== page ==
Published on Thursday, June 9th, 2011
reaches its fourth edition, after having invited artists such as Anselm Kiefer, Richard Serra and Christian Boltanski; it hosts Anish Kapoor
(Bombay, 1954), thus continuing to be a vital contemporary art event, which welcomed an average of 150 000 visitors in just over a month. Anish Kapoor, sculptor and architect, has created a PVC work that makes full use of the light of the Grand Palaisí Nef: The Leviathan
which, in a dynamic equilibrium, itís opposed to the Grand Palais light with its obscurity. The immense sculpted figure has an archaic and powerful body characterized by great force, likened to mythological creatures such as the sea monster or the devil. Vulnerable in front of the vast space, it is as if The Leviathan
invites the visitor to become incarnate in its womb. Perhaps also in order to play the legend of Jonah swallowed by a fish as rebel or that of Plato's cave freed from the shackles of ignorance. Inside its body the physical memory beseeches the visitor; surrounded by red colour and the texture of the material refers to the structure of the skin, a place of sensations and revelations, thus a profound dialogue with the work is consequently established.
The interior, which incorporates the geometric proportions of the Venus of Willendorf
(Vienna, Museum of Natural History), a Palaeolithic statuette sized 11 cm, shows a central area accessible to the public and surrounded by three huge hollow spheres that allow the infiltration of sunlight, which in turn is externally a part of the three avenues of Nef. These three empty spaces, a recurring theme in the works of Kapoor, evoke the idea of a space within a space, a concavity that transforms the work into a lens enabling to see further, and stimulates the depiction that embodies a concept, it being desire or other amenities since, as claimed by Kapoor himself " there is never a pure and innocent look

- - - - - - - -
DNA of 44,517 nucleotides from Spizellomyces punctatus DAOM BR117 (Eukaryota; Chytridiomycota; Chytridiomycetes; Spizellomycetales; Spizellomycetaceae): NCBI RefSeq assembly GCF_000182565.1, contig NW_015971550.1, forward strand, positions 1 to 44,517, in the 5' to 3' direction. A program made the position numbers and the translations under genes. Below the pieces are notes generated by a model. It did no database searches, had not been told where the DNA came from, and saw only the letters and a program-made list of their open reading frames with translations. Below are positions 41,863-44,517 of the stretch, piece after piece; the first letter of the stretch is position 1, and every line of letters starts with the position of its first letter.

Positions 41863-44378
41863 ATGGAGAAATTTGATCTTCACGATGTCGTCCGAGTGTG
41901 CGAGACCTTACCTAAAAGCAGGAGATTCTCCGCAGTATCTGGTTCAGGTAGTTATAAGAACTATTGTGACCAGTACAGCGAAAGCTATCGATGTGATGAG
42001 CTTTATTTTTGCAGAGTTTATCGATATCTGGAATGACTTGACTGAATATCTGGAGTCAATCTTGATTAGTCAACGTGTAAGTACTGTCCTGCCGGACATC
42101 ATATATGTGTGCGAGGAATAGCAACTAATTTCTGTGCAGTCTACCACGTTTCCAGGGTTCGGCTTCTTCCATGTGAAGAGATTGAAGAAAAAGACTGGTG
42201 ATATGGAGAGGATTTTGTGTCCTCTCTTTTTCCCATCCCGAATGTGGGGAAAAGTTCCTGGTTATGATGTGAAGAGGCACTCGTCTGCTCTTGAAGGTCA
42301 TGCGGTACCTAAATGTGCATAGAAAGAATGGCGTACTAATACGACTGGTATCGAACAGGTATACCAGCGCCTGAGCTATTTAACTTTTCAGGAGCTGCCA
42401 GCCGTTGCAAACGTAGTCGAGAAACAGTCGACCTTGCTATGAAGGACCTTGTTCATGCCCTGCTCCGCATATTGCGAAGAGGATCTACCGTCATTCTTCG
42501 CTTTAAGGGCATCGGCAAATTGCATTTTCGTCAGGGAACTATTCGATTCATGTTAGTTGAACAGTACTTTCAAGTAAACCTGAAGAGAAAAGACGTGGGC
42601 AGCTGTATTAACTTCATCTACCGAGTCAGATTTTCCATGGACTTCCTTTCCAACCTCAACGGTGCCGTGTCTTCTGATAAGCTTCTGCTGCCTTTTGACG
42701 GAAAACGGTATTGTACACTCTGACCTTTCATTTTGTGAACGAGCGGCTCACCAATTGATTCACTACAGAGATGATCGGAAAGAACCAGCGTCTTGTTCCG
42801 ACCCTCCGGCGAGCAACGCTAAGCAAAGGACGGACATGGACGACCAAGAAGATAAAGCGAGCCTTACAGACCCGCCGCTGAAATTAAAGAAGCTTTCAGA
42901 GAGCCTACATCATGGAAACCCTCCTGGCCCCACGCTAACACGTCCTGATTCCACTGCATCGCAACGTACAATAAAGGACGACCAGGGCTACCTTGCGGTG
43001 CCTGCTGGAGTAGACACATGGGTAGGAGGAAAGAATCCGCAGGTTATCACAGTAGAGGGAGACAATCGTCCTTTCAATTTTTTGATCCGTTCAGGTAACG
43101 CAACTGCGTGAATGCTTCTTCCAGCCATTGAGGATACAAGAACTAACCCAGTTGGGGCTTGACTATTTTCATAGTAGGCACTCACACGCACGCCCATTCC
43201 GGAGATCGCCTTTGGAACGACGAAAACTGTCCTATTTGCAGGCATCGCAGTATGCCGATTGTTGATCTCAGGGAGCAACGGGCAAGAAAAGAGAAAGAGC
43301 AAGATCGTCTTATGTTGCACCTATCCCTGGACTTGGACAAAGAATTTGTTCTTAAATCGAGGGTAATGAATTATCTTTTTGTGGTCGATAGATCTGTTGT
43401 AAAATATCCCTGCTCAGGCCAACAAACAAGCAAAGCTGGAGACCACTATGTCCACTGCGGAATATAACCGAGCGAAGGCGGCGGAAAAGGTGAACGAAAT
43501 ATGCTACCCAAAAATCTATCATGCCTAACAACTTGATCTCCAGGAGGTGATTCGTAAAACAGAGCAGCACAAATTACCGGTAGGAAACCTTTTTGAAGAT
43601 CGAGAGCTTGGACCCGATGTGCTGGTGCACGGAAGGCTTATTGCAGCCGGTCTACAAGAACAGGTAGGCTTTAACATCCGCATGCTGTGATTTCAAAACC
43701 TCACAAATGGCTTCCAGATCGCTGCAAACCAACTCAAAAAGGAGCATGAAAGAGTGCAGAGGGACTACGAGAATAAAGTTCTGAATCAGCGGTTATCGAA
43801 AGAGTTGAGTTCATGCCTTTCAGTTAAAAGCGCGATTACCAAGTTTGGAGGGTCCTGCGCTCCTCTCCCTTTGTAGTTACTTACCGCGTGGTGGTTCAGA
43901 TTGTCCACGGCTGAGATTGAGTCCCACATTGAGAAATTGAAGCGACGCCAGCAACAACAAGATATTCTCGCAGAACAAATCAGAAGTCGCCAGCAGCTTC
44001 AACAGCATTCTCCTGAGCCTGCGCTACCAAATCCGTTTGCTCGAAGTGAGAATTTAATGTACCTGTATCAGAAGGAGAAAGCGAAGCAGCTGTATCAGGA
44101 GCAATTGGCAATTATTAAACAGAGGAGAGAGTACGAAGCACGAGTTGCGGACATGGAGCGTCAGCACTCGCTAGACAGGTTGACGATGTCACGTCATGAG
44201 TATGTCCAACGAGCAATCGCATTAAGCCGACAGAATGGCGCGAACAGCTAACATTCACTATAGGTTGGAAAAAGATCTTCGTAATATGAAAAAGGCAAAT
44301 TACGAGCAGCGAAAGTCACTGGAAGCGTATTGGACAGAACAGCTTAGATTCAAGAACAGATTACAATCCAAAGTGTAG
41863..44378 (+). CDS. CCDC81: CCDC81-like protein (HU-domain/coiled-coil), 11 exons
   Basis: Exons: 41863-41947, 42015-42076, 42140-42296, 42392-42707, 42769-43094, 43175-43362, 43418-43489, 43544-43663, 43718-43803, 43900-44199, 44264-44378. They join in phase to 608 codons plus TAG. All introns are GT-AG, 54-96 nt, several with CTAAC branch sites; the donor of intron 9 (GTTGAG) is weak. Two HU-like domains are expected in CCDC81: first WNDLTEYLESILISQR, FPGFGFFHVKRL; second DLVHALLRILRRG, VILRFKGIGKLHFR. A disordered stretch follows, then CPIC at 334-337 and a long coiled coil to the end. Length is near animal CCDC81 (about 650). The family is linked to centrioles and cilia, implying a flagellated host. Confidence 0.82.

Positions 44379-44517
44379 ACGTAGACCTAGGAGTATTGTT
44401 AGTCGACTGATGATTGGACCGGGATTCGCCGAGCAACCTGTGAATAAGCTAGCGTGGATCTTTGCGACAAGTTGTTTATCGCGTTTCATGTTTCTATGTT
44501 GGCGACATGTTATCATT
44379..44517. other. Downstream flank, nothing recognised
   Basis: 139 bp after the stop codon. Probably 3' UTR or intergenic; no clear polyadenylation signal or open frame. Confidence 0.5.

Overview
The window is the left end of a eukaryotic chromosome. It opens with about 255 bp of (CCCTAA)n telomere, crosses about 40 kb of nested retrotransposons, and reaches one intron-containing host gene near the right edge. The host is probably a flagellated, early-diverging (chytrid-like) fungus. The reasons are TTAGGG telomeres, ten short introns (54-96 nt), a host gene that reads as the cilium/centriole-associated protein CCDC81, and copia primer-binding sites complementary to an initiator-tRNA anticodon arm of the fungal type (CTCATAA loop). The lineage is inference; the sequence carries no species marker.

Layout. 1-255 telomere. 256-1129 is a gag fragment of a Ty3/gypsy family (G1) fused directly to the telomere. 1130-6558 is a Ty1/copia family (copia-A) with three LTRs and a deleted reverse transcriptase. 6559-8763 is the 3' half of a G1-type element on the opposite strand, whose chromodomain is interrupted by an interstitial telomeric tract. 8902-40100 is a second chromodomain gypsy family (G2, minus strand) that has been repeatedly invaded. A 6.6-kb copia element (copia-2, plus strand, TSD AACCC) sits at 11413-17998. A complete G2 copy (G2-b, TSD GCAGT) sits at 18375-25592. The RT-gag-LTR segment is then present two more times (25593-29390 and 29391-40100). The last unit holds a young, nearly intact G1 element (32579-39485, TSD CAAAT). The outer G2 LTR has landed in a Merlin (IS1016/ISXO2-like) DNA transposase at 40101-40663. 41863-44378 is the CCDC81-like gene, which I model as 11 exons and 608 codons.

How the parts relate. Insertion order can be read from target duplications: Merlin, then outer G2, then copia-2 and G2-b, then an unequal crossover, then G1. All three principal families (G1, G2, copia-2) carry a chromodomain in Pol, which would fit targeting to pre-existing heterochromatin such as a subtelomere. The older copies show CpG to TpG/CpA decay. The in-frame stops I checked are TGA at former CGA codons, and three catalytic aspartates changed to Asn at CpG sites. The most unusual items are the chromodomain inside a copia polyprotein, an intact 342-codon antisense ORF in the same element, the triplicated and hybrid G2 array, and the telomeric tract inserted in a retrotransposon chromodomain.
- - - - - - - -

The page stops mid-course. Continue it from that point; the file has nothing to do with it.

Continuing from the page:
. " The exterior of the Leviathan is well divided in the majestic volumes and a height of 35 meters that make up the hosting structure, appearing to be locked up like a glass cage. This idea gives an almost futuristic vision to the work. The Leviathan
transforms the idea of perception and imposes itself in a space that reveals its philosophical entity because that's where a significant moment takes place. Here the visitor is looking for another space within which the non-object, has lost its status as a subject because of feelings of alienation that were aroused. In this complexity of relationships, where the spiritual accords with the monumental, the body with the sculpture and the flow, Kapoorís intent is achieved.
The objective is namely to create the non-form because "artists do not make objects but, rather, they construct mythologies and through these we read their objects,
"says the artist. Kapoor is parallelly present in the French capital at the Academy of Fine Arts with Cement Work
s and in the gallery of Kamel Mennour with Almost Nothing
. Cement Works
has been designed with the help of software and a machine that ejects and deposits the material, referring to the artistís concept of self- work while Almost Nothing
presents several creations around the idea of emptiness and immateriality.curated by livia de leoni From May 11th to June 23rd 2011MonumentaAnish Kapoor, LeviathanGrand Palais1 Avenue Géneral Eisenhower75008 Paris, FranceMondays through Saturdays 9 a.m. to 6 p.m. Tel : + 33(0)1 44 13 17 17